Emily Sessions received her PhD in the History of Art from Yale University.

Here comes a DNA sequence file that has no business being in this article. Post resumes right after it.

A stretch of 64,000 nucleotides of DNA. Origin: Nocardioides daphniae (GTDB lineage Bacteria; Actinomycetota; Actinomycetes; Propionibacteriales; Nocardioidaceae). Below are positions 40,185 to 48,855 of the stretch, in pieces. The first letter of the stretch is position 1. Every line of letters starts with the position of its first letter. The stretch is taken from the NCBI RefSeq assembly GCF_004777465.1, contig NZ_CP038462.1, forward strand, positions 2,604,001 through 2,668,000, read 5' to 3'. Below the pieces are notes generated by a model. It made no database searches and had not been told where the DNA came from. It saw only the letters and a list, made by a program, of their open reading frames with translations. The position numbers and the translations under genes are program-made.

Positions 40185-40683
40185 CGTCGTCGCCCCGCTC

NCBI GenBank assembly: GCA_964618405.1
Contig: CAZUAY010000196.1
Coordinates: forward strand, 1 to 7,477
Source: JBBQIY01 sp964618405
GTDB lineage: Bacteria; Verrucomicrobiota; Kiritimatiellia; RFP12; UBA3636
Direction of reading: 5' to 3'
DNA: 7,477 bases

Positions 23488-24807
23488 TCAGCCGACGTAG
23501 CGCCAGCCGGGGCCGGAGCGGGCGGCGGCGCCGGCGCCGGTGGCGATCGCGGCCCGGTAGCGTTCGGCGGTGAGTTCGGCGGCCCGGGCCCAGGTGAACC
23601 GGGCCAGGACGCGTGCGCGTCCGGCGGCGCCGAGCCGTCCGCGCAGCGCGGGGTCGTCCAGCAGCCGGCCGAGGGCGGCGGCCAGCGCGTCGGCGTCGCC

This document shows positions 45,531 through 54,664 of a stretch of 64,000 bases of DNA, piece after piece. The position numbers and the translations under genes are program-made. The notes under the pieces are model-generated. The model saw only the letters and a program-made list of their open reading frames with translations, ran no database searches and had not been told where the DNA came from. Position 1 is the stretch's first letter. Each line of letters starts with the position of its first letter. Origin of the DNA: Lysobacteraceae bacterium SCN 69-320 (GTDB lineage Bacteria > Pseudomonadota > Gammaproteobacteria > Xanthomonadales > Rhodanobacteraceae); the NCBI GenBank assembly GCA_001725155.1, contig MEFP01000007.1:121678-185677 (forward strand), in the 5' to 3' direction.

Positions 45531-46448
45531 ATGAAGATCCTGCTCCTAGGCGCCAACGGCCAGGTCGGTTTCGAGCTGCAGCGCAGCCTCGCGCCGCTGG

Her dissertation, “Fertile Terrain: Botany, Art, and Power in Cuba’s Nineteenth Century,” places in conversation for the first time the natural history museums, botanical gardens, and thousands of paintings, drawings, and prints produced in and about Cuba from 1790 to 1860. She also works on connections between the Anglophone, Francophone, and Hispanophone Caribbean; the visual cultures of botany, cartography, and scientific illustration; and issues of power and identity embedded in representations of the landscape and in the worked land itself. During her time at the LuEsther T. Mertz Library and Archives, Emily will be examining the Library’s collection of natural history volumes from Cuba’s nineteenth century in terms of shifting discourses about empire and race on the island. She will also be tracing the history of the Garden’s first expeditions to Cuba at the turn of the century, a moment of rapid geopolitical change.